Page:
Recent General Posts
FALL YARD CLEANING TIPS
Aaaah, autumn. The kids are headed back to school, the leaves are turning, and a chill is in the air. If you're like most homeowners, fall also means an opportunity to spruce up your yard and cut down on the work you'll need to do when the weather turns warm again.
It doesn't matter if you're a seasoned landscape professional or somebody who just wants their yard to look as good as it can with as little work as possible, everyone can benefit from backyard fall cleanup. A little bit of work in the fall will really pay off when spring rolls around.
- Rake those leaves. Once the snow flies, an unraked layer of leaves can get matted down over the turf and smother it all winter long. Raking or using a mulching mower in the fall helps avoid dead patches in the spring. But don't worry about getting every last leaf, especially in the garden. They help insulate plants, and as they decompose, they provide valuable nutrients.
- Feed the grass. Fertilizing in the fall is like a day at the spa for your lawn. Using a slow-release fertilizer allows the grass to soak up nutrients and - just as important - spend the cool days and nights of autumn recovering from summer heat and stress. And building a healthy, rejuvenated lawn is one of the best ways to protect against heat, cold, drought, insects and other stresses.
- Weed all about it. Weeding in the fall is probably the most valuable thing you can do to prepare for spring, and it's one that many people overlook. The good news: Pulling weeds used to be a backbreaking chore, but tools like the Weed Hound have come a long way from the tiny weeding forks of "the good old days." There's no reason to get down on your hands and knees and gouge at the turf. All you do is place the tool over the weed, step lightly on the footrest, and pull.
- Remove thatch build-up. A build-up of aboveground roots called thatch prevents sunlight, oxygen and moisture from getting to the nutrient-hungry soil below. But it's easy to remove, especially if you don't wait until it overwhelms the yard. Just go at the yard with a dethatching rake in early fall, or for an easier - but more expensive - option, rent a power dethatcher.
- Aerate. Heavy use throughout the summer can cause soil to become compacted. Perforating your lawn with small holes helps reduce compaction and lets water, air and fertilizer get down to the soil, which strengthens the grass plant's root structure. For smaller yards, a manual aerating tool that removes plugs from the turf while you step should be just fine. If you've got a larger yard, consider renting a power aerator.
- Water trees and shrubs. Dehydration during the colder months is an all-too-common cause of tree damage, but it's easily preventable. To sustain them over the long winter, it's important to give trees a drink before putting them to bed. After they go fully dormant - but before the ground freezes - use a soaker hose or root irrigator to water them thoroughly.
- Clean out your garden. Fruits and vegetables left in the garden can rot all winter long, and provide a comfy home for insect eggs. Gross? Not as gross as they'll be in the spring. Now's the time to get rid of diseased plants, too, but keep them out of the compost pile so the problem doesn't spread to the rest of your garden next year.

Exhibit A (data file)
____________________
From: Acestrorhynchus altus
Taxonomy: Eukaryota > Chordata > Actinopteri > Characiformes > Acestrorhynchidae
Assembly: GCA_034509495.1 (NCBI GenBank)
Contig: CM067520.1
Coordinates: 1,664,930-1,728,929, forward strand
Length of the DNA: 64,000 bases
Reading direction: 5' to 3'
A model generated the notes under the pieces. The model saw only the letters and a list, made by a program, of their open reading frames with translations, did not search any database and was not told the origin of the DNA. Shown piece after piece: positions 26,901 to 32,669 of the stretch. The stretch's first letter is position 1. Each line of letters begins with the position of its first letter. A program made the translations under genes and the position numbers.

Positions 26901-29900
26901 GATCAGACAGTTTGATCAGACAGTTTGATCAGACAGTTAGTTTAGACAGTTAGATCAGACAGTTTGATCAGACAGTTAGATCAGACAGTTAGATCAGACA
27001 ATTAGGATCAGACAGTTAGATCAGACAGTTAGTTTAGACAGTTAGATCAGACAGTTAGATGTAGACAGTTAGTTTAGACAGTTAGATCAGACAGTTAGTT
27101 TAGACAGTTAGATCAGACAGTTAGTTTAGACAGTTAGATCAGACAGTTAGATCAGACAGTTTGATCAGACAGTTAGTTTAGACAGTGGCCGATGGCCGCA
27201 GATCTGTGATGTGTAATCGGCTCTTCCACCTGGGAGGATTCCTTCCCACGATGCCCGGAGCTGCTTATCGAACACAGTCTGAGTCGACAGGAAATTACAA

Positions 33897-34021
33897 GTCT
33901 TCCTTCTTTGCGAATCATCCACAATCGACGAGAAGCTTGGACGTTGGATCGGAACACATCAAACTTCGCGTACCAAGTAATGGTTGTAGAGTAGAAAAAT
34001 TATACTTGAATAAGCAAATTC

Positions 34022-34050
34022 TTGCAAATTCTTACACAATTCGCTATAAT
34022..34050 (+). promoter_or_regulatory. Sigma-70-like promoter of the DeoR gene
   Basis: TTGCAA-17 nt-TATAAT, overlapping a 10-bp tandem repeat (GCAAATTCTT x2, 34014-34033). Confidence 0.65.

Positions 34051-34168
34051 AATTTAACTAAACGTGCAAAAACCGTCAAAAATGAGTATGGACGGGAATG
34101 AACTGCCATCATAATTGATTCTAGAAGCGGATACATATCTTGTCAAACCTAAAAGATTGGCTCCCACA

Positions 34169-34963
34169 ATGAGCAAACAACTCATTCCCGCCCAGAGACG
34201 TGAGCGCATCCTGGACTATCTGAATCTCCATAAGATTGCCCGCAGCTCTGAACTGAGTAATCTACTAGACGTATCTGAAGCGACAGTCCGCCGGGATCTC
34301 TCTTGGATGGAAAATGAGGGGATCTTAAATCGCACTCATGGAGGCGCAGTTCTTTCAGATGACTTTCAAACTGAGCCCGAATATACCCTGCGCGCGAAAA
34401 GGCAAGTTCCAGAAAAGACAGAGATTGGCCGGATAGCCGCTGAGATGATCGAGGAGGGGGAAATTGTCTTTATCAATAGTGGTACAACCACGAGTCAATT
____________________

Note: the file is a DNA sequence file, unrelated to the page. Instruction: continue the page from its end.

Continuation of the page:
- Plant spring bulbs. Fall is not all about closing up shop. It's also the perfect time to plant spring flowering bulbs like daffodils and tulips. But pay attention to the weather in your area; planting too early can cause bulbs to sprout before winter, and planting them too late can mean their roots don't have enough time to develop before the ground freezes.
- Give your tools a tune-up. When it comes time to put away the backyard tools for the season, don't just shove them into the garage or shed. Spend a few minutes wiping them down and removing debris and dirt, then apply a light layer of oil to keep them from rusting over the winter. That way they'll be all set to go again come spring.
Old Man Winter may be on his way, but with a little work now, you can lay the groundwork for a happy, healthy backyard that's ready to thrive next season.
Don’t Wait: Check the Date! Replace Smoke Alarms Every 10 Years!
You replace your cell phone, your lightbulbs – even your toothbrush. But when was the last time you replaced – or thought about replacing – your home's smoke alarms?
While smoke alarm lifespan and sensing technology has vastly improved in recent years, the fact remains that all smoke alarms expire after 10 years. However, nearly a quarter of Americans (23 percent) have either never replaced their smoke alarms – or have not done so in more than six years. This, coupled with the fact that three out of five home fire deaths occur in properties without working smoke alarms – often due to missing alarm batteries or expired alarms – is cause for concern for local fire and safety officials.
"Many people assume that because they have smoke alarms in their homes, they're automatically protected in the event of a fire," said Lorraine Carli, vice president of Outreach and Advocacy at NFPA. "In reality, smoke alarms need to be installed, maintained and tested regularly to ensure that they're working properly. Part of that effort includes knowing how old your smoke alarms are, because smoke alarms don't last forever."